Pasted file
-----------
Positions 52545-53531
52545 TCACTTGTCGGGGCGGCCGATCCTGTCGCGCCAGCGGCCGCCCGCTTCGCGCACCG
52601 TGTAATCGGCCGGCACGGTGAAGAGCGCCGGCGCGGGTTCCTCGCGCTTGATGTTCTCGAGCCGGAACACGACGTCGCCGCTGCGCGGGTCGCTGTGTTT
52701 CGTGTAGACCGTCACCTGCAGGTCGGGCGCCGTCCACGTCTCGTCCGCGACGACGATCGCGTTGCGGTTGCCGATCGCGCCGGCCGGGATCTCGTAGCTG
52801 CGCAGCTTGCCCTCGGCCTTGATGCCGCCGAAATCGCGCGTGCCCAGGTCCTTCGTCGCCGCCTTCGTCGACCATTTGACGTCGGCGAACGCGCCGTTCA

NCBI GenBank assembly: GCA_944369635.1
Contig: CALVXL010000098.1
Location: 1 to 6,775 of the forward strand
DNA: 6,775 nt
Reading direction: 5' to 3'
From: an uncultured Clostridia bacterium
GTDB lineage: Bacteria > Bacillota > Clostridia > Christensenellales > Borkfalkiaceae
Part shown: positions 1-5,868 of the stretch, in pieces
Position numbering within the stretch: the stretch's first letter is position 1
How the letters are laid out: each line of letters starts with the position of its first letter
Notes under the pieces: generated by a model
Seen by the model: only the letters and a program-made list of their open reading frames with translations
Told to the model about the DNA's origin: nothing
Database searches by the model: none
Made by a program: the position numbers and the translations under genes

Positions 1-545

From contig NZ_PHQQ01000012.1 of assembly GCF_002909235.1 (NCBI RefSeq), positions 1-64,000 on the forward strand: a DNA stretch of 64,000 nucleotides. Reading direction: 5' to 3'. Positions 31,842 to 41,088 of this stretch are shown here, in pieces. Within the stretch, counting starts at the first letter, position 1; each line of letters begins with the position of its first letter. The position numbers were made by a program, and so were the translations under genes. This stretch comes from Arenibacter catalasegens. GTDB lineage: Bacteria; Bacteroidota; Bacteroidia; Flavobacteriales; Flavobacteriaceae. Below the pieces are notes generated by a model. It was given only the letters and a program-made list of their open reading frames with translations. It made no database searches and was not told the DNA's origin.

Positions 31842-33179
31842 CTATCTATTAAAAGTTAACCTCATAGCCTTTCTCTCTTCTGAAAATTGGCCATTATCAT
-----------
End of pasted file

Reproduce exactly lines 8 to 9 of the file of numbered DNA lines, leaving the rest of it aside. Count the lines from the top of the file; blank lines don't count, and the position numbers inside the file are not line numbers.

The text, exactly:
Location: 1 to 6,775 of the forward strand
DNA: 6,775 nt